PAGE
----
Murdered: Miss World beauty queen contestant and her sister found dead.

Miss Honduras. (Photo: ABC)
The bodies of Maria Jose Alvarado (right) and her sister Sofia were found buried near a river in the mountainous region of Santa Barbara in western Honduras. (Photo: via ABC)

A Honduran beauty queen has been found murdered just days before she was due to compete in the Miss World pageant in London, police say.

The bodies of Maria Jose Alvarado, 19, and her sister Sofia, 23, were found buried near a river in the mountainous region of Santa Barbara in western Honduras.

Alvarado, a student who aspired to become a career diplomat, had been due to take part in the Miss World events that start on Thursday and culminate in the final in London on December 14.


She and her sister had been missing since Thursday, when they were seen leaving a party in a car without a license plate in Santa Barbara, a coffee-growing region where drug gangs are active.

“I can confirm that the Alvarado sisters were found… we also have the murder weapon and the vehicle in which they were transported to the site where they were buried,” Leandro Osorio, head of the criminal investigation unit, said.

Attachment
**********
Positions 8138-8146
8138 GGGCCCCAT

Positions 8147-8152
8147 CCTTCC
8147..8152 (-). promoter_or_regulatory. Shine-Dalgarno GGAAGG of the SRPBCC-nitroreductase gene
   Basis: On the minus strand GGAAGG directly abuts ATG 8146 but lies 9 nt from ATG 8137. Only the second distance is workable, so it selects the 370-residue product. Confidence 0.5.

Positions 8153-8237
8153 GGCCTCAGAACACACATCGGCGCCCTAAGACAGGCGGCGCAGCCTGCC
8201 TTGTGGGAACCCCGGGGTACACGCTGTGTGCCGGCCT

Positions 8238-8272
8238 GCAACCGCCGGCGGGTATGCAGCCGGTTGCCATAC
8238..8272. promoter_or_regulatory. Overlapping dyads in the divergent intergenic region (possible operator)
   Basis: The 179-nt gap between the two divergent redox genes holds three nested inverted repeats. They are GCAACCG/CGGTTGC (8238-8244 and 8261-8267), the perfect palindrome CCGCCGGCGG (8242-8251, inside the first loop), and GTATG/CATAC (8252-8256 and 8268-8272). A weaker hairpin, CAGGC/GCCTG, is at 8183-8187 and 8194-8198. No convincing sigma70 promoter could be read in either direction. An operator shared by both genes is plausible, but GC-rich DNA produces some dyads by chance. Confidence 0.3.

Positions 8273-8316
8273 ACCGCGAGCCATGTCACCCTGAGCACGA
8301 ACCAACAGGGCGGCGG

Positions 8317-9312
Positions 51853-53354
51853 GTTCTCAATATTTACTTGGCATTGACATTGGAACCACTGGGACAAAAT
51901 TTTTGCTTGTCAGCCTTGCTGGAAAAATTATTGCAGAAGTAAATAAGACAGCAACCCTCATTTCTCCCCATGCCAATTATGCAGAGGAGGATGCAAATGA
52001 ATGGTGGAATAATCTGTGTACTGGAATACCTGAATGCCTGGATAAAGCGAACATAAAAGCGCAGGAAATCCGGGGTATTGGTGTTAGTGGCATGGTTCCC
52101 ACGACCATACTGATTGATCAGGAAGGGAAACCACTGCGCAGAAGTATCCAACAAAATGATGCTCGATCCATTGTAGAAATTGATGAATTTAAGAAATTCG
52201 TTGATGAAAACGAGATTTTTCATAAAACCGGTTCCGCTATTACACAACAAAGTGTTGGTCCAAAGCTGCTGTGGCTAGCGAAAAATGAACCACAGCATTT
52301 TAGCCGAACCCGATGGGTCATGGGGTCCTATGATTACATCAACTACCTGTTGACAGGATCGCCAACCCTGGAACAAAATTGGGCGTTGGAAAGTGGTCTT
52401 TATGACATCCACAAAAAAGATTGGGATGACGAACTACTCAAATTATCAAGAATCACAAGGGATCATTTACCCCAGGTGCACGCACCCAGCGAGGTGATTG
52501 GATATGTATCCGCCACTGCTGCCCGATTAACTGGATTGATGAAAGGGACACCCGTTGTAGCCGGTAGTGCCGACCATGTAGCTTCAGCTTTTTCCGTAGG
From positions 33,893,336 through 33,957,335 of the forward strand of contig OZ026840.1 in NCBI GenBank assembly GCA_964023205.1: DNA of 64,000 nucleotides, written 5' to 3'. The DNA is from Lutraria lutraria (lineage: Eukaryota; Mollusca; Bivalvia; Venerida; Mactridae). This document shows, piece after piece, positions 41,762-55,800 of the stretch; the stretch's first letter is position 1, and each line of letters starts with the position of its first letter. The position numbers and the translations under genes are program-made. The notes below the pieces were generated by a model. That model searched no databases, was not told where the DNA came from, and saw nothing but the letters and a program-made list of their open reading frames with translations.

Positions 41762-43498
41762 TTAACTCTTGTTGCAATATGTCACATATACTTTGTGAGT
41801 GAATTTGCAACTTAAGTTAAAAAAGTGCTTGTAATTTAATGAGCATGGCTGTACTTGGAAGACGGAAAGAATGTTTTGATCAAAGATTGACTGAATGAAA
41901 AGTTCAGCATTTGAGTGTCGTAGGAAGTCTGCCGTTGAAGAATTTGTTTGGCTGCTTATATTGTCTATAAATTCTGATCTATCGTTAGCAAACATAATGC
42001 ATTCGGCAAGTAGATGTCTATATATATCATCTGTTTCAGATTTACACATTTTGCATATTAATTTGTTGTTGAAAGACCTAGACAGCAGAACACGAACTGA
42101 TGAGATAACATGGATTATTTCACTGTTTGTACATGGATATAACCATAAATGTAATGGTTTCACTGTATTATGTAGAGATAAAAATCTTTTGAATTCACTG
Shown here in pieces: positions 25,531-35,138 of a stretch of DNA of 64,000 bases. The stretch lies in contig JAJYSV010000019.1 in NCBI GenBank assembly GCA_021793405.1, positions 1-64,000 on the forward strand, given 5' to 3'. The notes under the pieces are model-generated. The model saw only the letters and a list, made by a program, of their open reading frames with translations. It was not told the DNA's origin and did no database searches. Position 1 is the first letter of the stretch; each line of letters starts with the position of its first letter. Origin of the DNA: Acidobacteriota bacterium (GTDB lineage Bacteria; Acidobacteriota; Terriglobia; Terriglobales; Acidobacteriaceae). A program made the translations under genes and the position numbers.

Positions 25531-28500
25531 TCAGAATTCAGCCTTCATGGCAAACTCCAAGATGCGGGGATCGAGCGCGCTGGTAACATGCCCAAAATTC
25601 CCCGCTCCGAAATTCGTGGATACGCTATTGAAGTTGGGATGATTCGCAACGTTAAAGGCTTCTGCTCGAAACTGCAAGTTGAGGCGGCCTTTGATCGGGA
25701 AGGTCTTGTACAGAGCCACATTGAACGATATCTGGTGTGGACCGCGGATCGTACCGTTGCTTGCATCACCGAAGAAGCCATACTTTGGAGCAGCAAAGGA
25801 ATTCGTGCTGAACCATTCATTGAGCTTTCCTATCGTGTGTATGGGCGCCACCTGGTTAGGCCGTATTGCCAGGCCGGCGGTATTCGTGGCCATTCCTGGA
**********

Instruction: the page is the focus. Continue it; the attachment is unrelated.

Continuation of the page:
Police arrested Plutarco Ruiz, the boyfriend of the beauty queen’s sister, and another man, and confiscated two pistols and their pick-up truck.

Honduras is the world’s most violent country with a murder rate above 90 people per 100,000. Drug cartels use Honduras as a staging post for US-bound cocaine from South America, aggravating violence in the impoverished Central American nation that has helped spark a surge in illegal immigration to the United States.

Miss Hondurus murdered
Miss Hondurus and her sister were found buried near a river. (Photo: via ABC)

Alvarado was crowned Miss Honduras World 2014 in April, beating 18 other contestants to the top spot.

The daughter of a lower middle class family from Santa Barbara, Alvarado had worked as a model for local department stores.

Julia Morley, chairman of the Miss World Organisation, which began in the United Kingdom in the 1950s, said the group was “devastated by this terrible loss of two young women, who were so full of life”.

The organisation would say prayers for the dead women in a service on Sunday and hold a fundraiser to donate money for a children’s home in Honduras chosen by their mother, Ms Morley said.

This story was originally published on ABC and has been republished with full permission. You can read the original story on the ABC website here.